We seek help for our physical well-being, but what about our mental health?

Taking the stigma out of mental health

Published March 28, 2019

It’s not unusual for family, friends and work colleagues to discuss all kinds of health matters. Everything from stomach ailments to root canals, headaches to grimace-inducing surgeries all seem fair game. So why is it that so many people choose to keep quiet when it comes to mental health concerns?

“There’s an enduring stigma surrounding mental health that makes people hesitant to seek help or to even talk about their struggles,” said Diego Benavidez, a cost engineer for the U.S. Army Corps of Engineers Sacramento District.

Benavidez readily admits he lives with a mental illness and he’s not afraid to talk about the subject. “I’m definitely in the minority,” he said. “Most people don’t want to say anything about their mental health.”

The same was once true for Benavidez. Prior to working at the Sacramento District, he chose not to talk with his supervisors due to his fear of discrimination. However, when he started his position here, Benavidez decided to let his bosses know about the anxiety and depression he lives with as a result of having a learning disability.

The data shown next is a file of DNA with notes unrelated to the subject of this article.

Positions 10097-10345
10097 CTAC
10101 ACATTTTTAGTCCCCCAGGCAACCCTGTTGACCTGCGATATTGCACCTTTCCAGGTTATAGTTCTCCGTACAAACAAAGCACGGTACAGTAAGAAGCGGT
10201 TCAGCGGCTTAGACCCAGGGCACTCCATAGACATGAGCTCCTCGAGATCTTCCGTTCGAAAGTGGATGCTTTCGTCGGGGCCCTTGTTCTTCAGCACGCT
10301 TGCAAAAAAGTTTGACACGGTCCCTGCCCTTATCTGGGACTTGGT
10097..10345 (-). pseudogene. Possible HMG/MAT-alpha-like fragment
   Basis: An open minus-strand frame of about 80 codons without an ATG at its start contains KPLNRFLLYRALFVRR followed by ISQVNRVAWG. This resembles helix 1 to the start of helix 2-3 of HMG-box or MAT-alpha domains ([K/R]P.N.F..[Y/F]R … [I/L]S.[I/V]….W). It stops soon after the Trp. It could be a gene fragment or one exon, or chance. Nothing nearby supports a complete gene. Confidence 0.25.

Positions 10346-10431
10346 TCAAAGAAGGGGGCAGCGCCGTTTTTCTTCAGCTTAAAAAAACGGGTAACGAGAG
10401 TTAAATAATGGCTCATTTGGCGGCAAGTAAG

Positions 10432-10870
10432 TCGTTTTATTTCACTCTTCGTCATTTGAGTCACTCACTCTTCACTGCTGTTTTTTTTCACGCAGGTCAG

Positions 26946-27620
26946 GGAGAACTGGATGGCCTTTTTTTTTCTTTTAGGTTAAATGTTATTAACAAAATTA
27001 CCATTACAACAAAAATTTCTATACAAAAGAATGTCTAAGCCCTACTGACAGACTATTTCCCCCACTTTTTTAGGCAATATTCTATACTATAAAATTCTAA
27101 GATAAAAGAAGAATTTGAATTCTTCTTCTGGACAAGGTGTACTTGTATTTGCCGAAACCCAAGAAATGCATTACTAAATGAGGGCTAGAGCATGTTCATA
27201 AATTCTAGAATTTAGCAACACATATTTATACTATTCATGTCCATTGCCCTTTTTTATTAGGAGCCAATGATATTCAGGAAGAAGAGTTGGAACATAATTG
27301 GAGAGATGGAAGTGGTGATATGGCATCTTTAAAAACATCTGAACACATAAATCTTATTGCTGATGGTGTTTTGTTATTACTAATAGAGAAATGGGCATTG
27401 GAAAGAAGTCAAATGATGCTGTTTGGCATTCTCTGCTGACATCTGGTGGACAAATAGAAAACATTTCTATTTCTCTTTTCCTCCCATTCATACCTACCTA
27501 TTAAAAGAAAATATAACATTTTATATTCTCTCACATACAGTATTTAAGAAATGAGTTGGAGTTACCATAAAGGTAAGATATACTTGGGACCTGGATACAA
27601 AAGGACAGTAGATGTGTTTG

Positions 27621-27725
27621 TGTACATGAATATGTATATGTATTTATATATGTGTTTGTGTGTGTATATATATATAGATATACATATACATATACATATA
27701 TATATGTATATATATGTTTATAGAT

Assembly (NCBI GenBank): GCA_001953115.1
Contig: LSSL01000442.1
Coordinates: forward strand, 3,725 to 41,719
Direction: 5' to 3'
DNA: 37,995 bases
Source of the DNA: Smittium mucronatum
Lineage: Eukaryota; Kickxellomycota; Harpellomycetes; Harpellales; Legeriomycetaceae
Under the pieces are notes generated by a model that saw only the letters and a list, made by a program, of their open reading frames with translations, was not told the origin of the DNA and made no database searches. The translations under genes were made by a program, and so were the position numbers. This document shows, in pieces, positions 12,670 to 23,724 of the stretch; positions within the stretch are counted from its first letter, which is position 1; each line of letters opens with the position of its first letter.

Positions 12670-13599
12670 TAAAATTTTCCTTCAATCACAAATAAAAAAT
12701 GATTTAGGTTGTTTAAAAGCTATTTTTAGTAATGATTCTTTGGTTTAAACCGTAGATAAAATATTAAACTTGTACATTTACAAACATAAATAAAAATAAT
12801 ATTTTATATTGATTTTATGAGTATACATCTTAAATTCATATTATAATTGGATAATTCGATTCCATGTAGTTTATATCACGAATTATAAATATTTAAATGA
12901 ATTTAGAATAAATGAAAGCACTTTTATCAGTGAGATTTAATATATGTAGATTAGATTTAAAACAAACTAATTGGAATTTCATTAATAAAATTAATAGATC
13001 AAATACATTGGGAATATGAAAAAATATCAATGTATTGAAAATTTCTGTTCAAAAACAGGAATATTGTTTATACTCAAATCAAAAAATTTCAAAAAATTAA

“It’s helped me to let them know, especially when I’m struggling and need to call and ask for some time off,” he said.

Benavidez said he enjoys his work for the Corps and has a passion for mental health advocacy work. In fact, he decided to participate on a Sacramento District panel discussing learning disabilities. During this event he was inspired by hearing a fellow Corps employee publicly speak about her own struggles with mental illness, including depression, anxiety and substance abuse.